Ownership refers to the legal right of an individual, group, corporation or government to the possession of a thing. The subject of ownership is of two types material and immaterial things. Material ownership is that which is tangible like property, land, car, book, etc. Immaterial ownership is that which is intangible like patent, copyright, trademark, etc. Now we will discuss the kinds of ownership.
Browse more Topics under Jurisprudence
- Meaning of term Jurisprudence
- Norms and Normative system
- Schools of Jurisprudence – Analytical Positivism
- Schools of Jurisprudence – Natural Law
- Schools of Jurisprudence – Historical School
- Schools of Jurisprudence – Sociological school
- Schools of Jurisprudence – PIL
- Schools of Jurisprudence – Concept of Dharma
- Purpose of Law – Justice
- Purpose of Law – Meaning and Kinds
- Purpose of Law – Justice and Law approaches of different school
- Purpose of Law – Power of Supreme Court in case of Article 147
- Purpose of Law – Critical studies
- Purpose of Law – Feminist Jurisprudence
- Sources of Law – Legislation
- Sources of Law – Concept of Stare Decisis
- Sources of Law – Customs
- Sources of Law – Juristic Writings
- Sources of Law – Agreements
- Legal Rights – Rights kinds
- Legal Rights – Right duty Correlation
- Persons – Nature of Personality
- Status of Unborn, Minor, Lunatic drunk and dead person
- Corporate Personailty
- Persons – Dimensions of modern legal personality
- Legal personality of Non Human beings
- Kind of Possesions
- Difference between Possesions and Ownership
Kinds of Ownership
Ownership could be classified as follows:
- Corporeal ownership.
- Incorporeal ownership.
- Sole ownership.
- Legal ownership.
- Equitable ownership.
- Trust and beneficial ownership.
- Vested ownership.
- Contingent ownership.
- Absolute ownership.
- Limited ownership.
Corporeal ownership is of that object which is tangible in nature. Example: Land, goods, etc.
2. Incorporeal ownership:
Incorporeal ownership is that which is intangible in nature. Example: Copyright, reputation and etc.
3. Sole ownership:
When a property is owned by only one legal owner it is called sole ownership. Example: A person owns a car.
When a property is owned by two or more legal owners it is called co-ownership or joint ownership. Example: Partnership of business between three partners.
5. Legal ownership:
It is the legal claim or title to an asset or property. Therefore, a person who has legal ownership on a property can transfer it to the ownership to another party. Example: a lender who has lent money for a property is the legal owner of that property.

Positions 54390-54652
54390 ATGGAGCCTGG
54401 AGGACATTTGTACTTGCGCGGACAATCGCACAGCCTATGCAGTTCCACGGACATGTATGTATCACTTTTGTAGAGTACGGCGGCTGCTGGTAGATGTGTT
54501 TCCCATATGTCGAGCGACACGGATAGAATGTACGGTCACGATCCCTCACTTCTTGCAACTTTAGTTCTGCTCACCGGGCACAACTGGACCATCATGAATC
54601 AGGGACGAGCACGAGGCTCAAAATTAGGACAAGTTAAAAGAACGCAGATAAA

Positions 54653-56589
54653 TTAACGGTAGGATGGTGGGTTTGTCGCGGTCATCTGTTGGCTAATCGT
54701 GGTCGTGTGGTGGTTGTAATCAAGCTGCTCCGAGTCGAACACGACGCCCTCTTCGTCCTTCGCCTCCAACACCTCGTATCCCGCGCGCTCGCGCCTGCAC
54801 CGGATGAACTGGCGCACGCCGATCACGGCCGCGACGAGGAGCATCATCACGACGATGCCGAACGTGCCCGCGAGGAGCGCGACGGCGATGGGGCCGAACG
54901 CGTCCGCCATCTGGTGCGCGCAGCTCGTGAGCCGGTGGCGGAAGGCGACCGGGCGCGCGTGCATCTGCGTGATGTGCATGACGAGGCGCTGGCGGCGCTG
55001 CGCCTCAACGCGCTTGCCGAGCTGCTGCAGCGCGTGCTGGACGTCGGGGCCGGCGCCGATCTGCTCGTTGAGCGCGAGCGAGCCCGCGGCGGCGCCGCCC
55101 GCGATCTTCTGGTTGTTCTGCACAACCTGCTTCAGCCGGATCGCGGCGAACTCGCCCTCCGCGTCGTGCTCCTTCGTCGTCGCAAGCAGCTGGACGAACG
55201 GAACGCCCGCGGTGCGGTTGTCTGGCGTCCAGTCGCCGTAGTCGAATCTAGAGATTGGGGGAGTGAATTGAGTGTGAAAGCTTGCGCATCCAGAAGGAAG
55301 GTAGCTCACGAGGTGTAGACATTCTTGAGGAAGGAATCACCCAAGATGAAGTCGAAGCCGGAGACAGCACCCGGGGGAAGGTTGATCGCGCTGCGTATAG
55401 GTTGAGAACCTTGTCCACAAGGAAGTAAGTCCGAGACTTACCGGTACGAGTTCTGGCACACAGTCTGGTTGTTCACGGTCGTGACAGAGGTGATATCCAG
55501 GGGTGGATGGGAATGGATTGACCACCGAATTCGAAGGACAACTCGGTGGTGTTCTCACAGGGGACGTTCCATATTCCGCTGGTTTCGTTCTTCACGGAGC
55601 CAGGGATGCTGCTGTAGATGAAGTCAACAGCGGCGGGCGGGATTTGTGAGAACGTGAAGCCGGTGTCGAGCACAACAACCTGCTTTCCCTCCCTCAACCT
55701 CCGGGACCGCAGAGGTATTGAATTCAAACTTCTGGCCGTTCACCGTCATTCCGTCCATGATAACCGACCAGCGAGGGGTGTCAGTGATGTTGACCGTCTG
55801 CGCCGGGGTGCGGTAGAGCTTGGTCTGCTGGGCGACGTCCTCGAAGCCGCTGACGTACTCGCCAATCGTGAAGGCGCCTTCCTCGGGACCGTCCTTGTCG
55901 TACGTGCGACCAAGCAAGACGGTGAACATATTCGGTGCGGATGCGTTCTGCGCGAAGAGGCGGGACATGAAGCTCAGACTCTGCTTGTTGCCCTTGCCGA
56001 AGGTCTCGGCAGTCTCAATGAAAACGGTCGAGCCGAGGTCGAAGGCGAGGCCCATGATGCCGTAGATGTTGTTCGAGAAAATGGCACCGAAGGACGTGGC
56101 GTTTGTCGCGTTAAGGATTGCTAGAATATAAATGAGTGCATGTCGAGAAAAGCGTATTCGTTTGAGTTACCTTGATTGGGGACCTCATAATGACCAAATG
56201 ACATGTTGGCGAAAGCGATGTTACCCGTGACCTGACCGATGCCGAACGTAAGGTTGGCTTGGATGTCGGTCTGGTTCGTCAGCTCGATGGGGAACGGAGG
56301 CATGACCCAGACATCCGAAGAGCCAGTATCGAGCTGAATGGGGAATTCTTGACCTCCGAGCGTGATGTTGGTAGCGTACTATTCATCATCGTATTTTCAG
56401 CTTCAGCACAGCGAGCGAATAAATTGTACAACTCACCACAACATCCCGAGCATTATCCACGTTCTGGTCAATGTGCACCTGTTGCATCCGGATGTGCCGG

6. Equitable ownership:
We do not consider equitable ownership as true ownership because it is only the benefit of the property that the buyer will use and enjoy. Example: If MR. X is the legal owner of a property and MR.Y is the equitable owner. Then MR.X is not entitled to the use and enjoyment of the property whereas, MR.Y doesn’t own the property but has the right to use and enjoy it, something which MR.X cannot do.
7. Trust and beneficial ownership:
Legal and beneficial ownership belongs to an entity who has the specific property right “use and Title” in equity. But the property belongs to some other person. Example: If MR. John’s property is transferred to trustees to hold it for the benefit of the beneficiaries. It is not MR. John’s trust that owns the land or shares but the trustees of MR. John’s who owns it. So their names would be used as the trust and beneficiaries.
8. Vested ownership:
According to law vested ownership has the complete and full ownership on the property. Example: Two people sharing ownership of a property. If one dies the other gets the gain of vested ownership of the property.
9. Contingent ownership:
In Contingent ownership, the owner does not have the full claim to the property, but he can claim it on the fulfillment of some conditions. These conditions are of two types namely condition precedent and condition subsequent. Condition Precedent is where on the fulfillment of it the title is completed. Condition subsequent is whenever on the fulfillment of it the title already completed is extinguished.
10. Absolute Ownership:
Absolute ownership is a free transferable and inheritable property a person can have as his actual right. Example: The mortgage of some property by its owner.
11. Limited Ownership:
Limited ownership is the ownership that is not absolute or perfect. Where the owner enjoys the right to use and enjoy the property for a limited period of time as long as some other person is alive.
Solved Example on Kinds of Ownership
State the main difference between possession and ownership?
Possession means physical control over a property. Thus, it is less technical and easier to transfer possession.
On the other hand, ownership is the absolute right of an owner over a property. It requires a technical process of conveyancing in maximum cases while transferring ownership.